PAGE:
Step 4: Track, Control, Reporting and Review Once you kick off the project, the track, control, reporting and review activities will be iterative and comprise the bulk of the project management tasks. • Key Activities • Implement communication plan • Hold regular team meetings to: • share progress/status • identify/resolve issues • Hold formal sponsor updates • Keep your manager informed • Keep stakeholders informed • Monitor progress and report status • Monitor risks and take action as necessary • Identify and manage issues • Manage scope and track changes • Update plan as needed Tracking the project will give you the information necessary to assess the health of the project, as well as give you the information for reporting status to the sponsors and stakeholders.
Step 4: Track and Control, Report and Review (cont’d) • Checklists to Consider • Sponsor • Transition • Templates to Consider • Project scope change • Communication matrix • Project status snapshot • Detailed Project Plan • Risk Assessment • Issue Log A quick review of the sponsor checklist may help you prepare for your sponsor and stakeholder update meetings.
Step 5: Completion and Assessment The following activities will help to ensure a smooth transition and leverage lessons learned for future projects. • Key Activities • Develop a cutover plan or checklist, if applicable • Complete documentation, training, and knowledge transfer • Conduct final project review • Conduct sponsor sign-off • Transition to support/service organization or next project team • Close-out final tasks and issues • Conduct lessons learned • Celebrate success Accomplishing what the project set out to do is a success.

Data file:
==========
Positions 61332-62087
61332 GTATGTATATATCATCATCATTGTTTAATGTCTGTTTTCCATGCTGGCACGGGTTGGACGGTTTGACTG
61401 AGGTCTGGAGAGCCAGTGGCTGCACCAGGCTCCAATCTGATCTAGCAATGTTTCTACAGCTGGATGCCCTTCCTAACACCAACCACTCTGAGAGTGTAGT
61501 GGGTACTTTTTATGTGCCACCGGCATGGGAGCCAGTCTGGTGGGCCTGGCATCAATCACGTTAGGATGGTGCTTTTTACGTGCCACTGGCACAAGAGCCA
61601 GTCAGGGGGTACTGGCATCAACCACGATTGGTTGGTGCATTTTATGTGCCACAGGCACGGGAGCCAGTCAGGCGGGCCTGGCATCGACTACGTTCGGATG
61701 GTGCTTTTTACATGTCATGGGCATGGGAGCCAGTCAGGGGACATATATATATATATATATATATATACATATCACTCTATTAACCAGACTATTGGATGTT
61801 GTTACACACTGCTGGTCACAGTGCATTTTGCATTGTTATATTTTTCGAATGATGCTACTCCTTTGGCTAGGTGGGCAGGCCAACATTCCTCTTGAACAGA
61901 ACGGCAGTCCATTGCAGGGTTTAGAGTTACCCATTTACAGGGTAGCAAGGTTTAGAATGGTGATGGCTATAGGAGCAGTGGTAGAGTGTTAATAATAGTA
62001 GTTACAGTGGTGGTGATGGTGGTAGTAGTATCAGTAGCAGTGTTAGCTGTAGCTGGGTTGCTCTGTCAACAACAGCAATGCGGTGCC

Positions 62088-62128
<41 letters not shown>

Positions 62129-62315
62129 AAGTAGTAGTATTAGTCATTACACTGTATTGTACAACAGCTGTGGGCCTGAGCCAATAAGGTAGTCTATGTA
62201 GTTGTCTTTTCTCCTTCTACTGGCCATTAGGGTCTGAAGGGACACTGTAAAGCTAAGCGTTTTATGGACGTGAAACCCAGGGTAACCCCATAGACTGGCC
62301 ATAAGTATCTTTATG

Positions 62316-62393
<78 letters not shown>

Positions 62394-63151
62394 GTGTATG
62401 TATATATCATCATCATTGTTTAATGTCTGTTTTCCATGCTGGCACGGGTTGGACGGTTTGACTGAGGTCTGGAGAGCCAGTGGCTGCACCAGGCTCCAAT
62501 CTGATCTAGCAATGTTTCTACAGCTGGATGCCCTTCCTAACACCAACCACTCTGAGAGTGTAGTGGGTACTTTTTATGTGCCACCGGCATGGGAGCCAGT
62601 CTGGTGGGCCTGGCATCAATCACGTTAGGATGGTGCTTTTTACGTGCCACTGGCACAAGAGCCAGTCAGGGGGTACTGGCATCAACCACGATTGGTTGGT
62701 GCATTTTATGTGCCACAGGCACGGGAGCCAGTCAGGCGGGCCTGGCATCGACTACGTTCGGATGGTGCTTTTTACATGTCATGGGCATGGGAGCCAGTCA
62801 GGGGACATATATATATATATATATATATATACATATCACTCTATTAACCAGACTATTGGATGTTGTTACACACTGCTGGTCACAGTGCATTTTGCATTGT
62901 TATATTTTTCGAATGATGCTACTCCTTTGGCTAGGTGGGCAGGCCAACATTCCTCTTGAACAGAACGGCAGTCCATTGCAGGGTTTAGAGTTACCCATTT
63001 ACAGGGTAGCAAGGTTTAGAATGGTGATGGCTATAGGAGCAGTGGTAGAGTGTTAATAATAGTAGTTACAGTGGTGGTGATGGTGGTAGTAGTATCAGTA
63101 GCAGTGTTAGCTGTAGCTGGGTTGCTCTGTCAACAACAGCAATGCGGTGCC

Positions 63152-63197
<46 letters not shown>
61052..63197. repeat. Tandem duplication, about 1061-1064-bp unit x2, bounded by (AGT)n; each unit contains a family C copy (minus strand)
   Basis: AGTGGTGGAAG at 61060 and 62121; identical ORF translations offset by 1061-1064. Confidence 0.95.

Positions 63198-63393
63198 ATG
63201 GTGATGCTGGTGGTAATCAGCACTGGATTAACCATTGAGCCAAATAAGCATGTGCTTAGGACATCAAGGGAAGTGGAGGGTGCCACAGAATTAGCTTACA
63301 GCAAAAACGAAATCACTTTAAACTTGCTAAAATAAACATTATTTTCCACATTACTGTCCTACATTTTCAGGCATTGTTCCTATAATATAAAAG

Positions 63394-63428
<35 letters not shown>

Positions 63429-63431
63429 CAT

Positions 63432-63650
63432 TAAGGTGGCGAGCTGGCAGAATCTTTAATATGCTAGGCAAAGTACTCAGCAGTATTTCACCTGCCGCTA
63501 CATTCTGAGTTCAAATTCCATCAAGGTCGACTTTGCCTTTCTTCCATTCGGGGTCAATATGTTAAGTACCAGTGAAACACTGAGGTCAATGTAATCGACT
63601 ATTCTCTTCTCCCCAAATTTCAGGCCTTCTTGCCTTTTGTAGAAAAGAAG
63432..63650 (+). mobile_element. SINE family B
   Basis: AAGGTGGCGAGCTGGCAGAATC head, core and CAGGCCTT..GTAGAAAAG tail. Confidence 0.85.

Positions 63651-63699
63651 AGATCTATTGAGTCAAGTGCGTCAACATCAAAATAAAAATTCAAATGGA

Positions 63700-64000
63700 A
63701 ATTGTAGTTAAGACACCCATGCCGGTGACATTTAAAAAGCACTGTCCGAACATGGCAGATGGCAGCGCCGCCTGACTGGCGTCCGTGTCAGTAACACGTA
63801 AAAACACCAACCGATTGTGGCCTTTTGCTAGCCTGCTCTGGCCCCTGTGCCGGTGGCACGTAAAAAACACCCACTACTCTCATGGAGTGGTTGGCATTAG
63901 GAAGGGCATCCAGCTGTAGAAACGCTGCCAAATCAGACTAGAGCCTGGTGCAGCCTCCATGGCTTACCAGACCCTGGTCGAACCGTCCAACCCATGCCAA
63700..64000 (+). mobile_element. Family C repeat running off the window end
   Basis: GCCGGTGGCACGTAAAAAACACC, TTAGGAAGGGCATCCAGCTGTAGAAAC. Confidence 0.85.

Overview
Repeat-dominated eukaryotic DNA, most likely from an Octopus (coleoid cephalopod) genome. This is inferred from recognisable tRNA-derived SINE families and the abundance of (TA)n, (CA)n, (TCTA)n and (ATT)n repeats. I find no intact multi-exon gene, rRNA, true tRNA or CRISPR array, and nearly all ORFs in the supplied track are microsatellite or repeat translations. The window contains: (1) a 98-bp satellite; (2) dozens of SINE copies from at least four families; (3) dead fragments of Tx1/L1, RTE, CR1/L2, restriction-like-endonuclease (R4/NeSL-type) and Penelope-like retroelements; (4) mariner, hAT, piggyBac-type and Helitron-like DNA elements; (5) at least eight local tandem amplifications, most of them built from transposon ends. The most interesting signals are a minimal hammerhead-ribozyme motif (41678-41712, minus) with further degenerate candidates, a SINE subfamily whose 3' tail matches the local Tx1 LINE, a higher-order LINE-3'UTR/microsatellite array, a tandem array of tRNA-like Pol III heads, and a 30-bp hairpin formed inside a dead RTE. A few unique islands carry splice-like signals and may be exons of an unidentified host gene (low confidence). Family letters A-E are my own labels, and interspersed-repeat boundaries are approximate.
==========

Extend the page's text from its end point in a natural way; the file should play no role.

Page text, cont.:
Step 5: Completion and Assessment (cont’d) • Checklists to consider • Transition • Project Closeout • Templates to consider • Issue log • Detailed project plan • Communications Matrix
Basics of Project Management: Common Obstacles Common obstacles you may face include: • Unclear scope and business need • Uncommitted sponsor • Uncommitted resources • Other?
Basics of Project Management: What works for you? • What have you found helpful?
Basics of Project Management: Going Forward • Establish goals that will enable you to build your project management skills • Start to incorporate steps into daily work • Continue to grow skills (e.g., courses, computer-based training • Reference websites http://web.mit.edu/ist/pmm/ • Seek guidance from experienced project managers through coaching, mentoring, user groups • Provide feedback on the IS&T project management methodology (PMM) http://istwiki.mit.edu/istwiki/ProjectManagementMethodologyFeedback • Share ideas to help grow project management expertise within IS&T